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The last time I was in Vancouver, I had Miku (@MikuRestaurant) on my long list of restaurants to try but never had the chance to check it out. Having heard such great things about this Japanese restaurant, I made sure Miku was at the top of my list this time around.

The interior

The restaurant, which recently moved, is now located next to Canada Place. It’s situated in a bright, open and airy space with large windows overlooking the harbour. There’s also seating on the balcony which wraps around the restaurant if you’d prefer to eat outside.

The balcony

Miku isn’t your typical Japanese restaurant. Their food is quite modern and fusion-y, so if you’re looking for something more traditional, I wouldn’t recommend Miku.

The open kitchen

To drink, I went with the Katana – shochu, sweet vermouth, lemon, raspberry puree, egg white and shiso ($12) which I recommend if you’re in the mood for something light and girly.

The Katana

Mike went with the Wind 24 – windwaterman junmai sake, cantaloupe infused gin & peach bitters ($12). Not as girly but just as delicious!

Wind 24

Food-wise, we started off with the Kale Goma-ae – with sweet sesame soy ($6) which was a nice take on the usual spinach version. I’m a big fan of kale so I really enjoyed this dish.

Kale Goma-ae

Next up was the Aburi Salmon Oshi Sushi – pressed BC wild sockeye salmon, jalapeno & Miku sauce ($15). Miku’s specialty is aburi which means that the sushi has been seared with a torch. I’m a huge fan of this type of sushi since searing the fish really enhances its flavours.

Aburi Salmon Oshi Sushi

The Aburi Salmon Oshi Sushi is their signature roll which came highly recommended from our server. The salmon was lightly torched giving it a nice smokiness and the jalapeno gave it a bit of a kick at the end. It was definitely enjoyable but not as mind-blowing as everyone had made it out to be.

Aburi Salmon Oshi Sushi

I thought the Aburi Saba Oshi Sushi – pressed house cured mackerel & miso sauce ($15) was actually better. Mackerel has such a nice natural oiliness to it and this fish just lends itself so nicely to the searing. With a bit of saltiness from the miso sauce, this was perfection. A must-order for mackerel fans!

Aburi Saba Oshi Sushi

Since Miku specializes in aburi, we decided not to stray too far away from their specialty and ordered the Premium Aburi – chef’s selection feature seafood, each paired with a unique house made sauce, lightly flame seared aburi style ($26)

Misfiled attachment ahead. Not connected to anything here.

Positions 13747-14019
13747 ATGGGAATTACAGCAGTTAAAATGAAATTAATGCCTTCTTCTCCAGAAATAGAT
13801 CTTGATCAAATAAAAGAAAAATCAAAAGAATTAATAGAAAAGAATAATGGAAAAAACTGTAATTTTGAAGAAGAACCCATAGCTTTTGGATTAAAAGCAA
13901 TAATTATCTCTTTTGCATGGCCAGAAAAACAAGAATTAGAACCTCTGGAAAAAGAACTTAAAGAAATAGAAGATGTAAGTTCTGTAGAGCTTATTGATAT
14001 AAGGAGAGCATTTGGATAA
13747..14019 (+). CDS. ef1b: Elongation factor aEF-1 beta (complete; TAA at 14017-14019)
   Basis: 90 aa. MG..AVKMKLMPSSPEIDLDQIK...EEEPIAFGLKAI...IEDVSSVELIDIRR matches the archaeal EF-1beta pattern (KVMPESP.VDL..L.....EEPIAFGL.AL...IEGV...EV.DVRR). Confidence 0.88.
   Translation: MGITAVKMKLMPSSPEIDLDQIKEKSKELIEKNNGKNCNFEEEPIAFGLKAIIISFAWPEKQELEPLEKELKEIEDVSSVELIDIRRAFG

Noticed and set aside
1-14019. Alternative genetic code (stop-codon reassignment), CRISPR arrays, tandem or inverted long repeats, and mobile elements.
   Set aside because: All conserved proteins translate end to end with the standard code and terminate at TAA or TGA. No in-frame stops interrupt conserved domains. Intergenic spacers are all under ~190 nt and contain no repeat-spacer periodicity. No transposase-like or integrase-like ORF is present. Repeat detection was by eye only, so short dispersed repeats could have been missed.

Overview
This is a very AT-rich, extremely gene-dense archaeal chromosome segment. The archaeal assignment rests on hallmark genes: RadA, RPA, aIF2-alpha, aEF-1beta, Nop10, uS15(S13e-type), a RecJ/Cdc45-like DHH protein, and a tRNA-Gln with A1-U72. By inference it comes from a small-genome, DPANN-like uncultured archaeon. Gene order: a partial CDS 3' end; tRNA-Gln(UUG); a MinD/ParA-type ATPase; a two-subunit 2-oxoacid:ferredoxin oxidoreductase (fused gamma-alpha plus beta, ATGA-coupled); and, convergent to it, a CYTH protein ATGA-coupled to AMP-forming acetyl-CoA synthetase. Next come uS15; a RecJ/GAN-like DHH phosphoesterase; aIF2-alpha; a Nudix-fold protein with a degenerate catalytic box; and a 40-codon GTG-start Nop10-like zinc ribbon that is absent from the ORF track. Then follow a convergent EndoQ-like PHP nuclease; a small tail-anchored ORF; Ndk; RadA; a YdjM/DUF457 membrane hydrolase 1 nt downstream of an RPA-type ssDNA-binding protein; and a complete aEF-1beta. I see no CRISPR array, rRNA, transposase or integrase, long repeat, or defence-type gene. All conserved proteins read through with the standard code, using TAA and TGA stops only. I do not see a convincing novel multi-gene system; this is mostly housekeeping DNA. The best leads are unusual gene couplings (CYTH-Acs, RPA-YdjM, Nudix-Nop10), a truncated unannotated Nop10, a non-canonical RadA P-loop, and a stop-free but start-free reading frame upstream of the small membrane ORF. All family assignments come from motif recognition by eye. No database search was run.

Premium Aburi

The selection consisted of yellowtail, salmon, albacore tuna, tiger prawn, red tuna, scallops and mackerel.

Premium Aburi

These delicious bites each had their own unique topping like Dijon and basil pesto which you wouldn’t typically see at a Japanese restaurant.

Premium Aburi

We also wanted to try a roll and quickly decided on the MIKU Roll – salmon, crab, cucumber, sea urchin, rolled in flying fish roe & Miku sauce ($18). It’s named after the restaurant, after all.

The MIKU Roll

The price tag on this is pretty steep like the rest of the menu but it was well worth it. The ingredients were fresh and the combination of it all worked together so nicely. Each bite was packed full of flavour. Loved it!

Overall, we had a great date night at Miku. Like I said, if you’re looking for something traditional, this probably isn’t the place for you. But if you don’t mind a bit of fusion, Miku is definitely worth a visit!

At a glance:
• Recently moved – now located next to Canada Place
• Open and airy space with large windows and balcony seating which overlooks the harbor
• Modern take on Japanese food; famous for their aburi (seared sushi)
• If you’re looking for traditional sushi, I wouldn’t recommend coming to Miku
• Prices are on the high side
• Recommended dishes: Aburi Saba Oshi Sushi (if you’re a mackerel fan) and the Miku roll

Ratings (out of 5):
• Food: 4 stars
• Service: 3 stars
• Atmosphere: 3 stars

Miku Restaurant on Urbanspoon

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